Whether to invest or save is one of the most common dilemmas in personal finance management. Practice shows that the best option would be to organize your finances in a way that would let you do both simultaneously, although this is not always possible, unfortunately.
What is the principal difference between saving and investing and which option should you choose?
The choice should depend on how long term your financial goals are. Saving is better for shorter-term goals (three years, on average) like going on holiday, saving for a deposit on a house, or building an emergency fund. Investing, in turn, is better for long-term major goals, like building a retirement fund or a fund for your child’s education.
Liquid assets are those that can be used immediately or with minimal delay, no matter what situation you are in. In this case, saving is definitely the right decision, even though you should still be careful with the type of saving account you choose. The matter is that some saving accounts offer higher interest rates but limit your withdrawals, while others have lower rates of return but money are much more accessible.
In case with investments, however, your money are hard to access and you will be penalized for early withdrawals. In other words, investments should serve long-term goals, as mentioned above.
Risk and return
The basic difference between saving and investing is that savings have no potential to bring you substantial income, even despite high interest rates, while investments do have this potential. The issue is about risk: federally insured, your money in saving accounts are at minimal or no risk, while all the money you invest may be lost in the worst-case scenario. On the other hand, however, investments may bring huge profits.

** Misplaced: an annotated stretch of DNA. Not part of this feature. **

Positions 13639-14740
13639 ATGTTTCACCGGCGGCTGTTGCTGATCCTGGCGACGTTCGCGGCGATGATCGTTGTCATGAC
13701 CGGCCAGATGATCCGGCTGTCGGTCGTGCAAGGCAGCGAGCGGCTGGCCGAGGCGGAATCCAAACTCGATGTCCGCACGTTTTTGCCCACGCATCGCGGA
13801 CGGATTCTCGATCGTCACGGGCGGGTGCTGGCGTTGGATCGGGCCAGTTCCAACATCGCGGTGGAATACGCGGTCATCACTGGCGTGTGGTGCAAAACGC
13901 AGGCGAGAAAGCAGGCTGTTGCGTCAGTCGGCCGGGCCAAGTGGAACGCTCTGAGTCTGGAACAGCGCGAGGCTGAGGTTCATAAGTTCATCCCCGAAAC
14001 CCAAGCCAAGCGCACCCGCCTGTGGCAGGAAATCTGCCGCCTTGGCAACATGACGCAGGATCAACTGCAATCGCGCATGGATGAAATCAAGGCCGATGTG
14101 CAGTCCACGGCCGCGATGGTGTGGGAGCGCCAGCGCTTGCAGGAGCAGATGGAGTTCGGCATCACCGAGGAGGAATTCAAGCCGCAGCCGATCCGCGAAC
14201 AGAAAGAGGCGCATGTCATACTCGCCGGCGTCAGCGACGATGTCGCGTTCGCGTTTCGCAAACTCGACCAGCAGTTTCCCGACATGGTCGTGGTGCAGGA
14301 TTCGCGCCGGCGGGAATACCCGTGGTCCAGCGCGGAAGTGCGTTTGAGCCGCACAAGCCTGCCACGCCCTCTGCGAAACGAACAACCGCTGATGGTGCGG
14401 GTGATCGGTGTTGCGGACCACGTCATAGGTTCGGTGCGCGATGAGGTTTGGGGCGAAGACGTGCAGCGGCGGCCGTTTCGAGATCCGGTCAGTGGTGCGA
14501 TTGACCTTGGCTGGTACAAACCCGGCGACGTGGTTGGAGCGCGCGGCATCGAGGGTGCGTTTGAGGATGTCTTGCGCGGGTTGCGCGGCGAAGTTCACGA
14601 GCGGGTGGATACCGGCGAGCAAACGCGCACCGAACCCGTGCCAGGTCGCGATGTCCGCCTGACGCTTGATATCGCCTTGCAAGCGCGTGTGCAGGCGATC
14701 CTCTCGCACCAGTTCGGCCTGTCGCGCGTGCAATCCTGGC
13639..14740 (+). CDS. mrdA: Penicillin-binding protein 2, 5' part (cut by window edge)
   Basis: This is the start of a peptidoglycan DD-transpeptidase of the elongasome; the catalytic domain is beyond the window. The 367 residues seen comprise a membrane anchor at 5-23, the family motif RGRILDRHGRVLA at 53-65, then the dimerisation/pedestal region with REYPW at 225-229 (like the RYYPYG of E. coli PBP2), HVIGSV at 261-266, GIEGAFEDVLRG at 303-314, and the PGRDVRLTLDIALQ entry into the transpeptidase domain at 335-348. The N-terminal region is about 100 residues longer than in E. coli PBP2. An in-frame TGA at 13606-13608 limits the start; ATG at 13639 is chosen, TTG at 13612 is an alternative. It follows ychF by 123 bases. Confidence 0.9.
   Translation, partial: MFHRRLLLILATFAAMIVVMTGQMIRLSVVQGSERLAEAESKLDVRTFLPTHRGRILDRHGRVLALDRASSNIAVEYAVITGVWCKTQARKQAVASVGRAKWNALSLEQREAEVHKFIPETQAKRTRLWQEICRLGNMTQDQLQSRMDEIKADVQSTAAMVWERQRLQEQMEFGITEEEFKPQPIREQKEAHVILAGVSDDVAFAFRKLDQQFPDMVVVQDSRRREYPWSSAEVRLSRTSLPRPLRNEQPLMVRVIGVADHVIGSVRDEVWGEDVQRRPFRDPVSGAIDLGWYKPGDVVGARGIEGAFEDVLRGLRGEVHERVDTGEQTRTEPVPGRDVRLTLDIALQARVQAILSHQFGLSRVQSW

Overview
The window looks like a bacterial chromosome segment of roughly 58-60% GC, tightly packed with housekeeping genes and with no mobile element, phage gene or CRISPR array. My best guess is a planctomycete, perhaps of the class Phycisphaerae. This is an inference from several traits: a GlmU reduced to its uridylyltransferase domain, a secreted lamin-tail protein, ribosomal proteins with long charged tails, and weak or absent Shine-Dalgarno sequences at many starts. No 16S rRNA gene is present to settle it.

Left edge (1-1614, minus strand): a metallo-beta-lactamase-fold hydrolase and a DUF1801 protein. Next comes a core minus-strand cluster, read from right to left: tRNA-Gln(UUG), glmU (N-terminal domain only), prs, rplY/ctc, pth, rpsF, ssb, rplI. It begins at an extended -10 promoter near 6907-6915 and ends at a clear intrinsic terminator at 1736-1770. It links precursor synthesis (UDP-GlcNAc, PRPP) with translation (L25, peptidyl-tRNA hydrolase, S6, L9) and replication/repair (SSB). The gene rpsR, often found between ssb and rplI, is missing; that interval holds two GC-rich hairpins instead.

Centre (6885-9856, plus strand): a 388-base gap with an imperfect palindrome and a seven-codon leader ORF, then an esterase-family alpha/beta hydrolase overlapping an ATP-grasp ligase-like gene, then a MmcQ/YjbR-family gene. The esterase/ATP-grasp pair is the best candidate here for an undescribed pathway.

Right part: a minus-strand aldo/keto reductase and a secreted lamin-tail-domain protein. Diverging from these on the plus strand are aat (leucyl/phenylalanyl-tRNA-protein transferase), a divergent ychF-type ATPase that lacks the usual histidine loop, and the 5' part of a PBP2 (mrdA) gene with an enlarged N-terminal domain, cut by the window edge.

Now, once you have found out the basic difference between saving and investing, it is time to calculate how much you should save versus how much you should invest.
Most financial advisors agree that in the majority of cases saving should come before investing. Exceptions are acceptable, but this is still the safest and most reliable method. Taking this into consideration, it would be unwise to start investing in case you do not have an emergency fund. In order to decide how much you will need, you should know your monthly expenses, including your mortgage and credit payments, food and utility bills, insurance costs and so on. A solid emergency fund, in turn, is supposed to let you cover all these expenses for at least six months. In such a way, having a liquid emergency fund is the best way to protect your investments. Otherwise, you would need to start selling them out in a time of emergency, which is definitely not a recipe for success.
Another reason to postpone investment decisions are debts. It is a real dilemma, taking into account that you may fail to build up a sufficient capital for your retirement if you reduce your leverage paying off debts. On the one hand, you may lose everything if you ignore debts completely for a long time. In some cases, the best thing to do is apply for a loan. Nowadays, installment loans are becoming more and more popular because they are extremely flexible and can easily be adjusted to the borrower’s needs when it comes about the loan amount and the length of time to repay the loan.
In such a way, whether to save or invest depends on your goals and current financial situation. If you, for instance, want to buy a new car within a year, you definitely need to save. At the same time, investing is a better decision if you want to pay for your child’s education (wedding, house or anything else) in 10-15 years. Nevertheless, saving is still better if you need this fund in a year or two. In other words, knowing your goals is the key to successful financial management!
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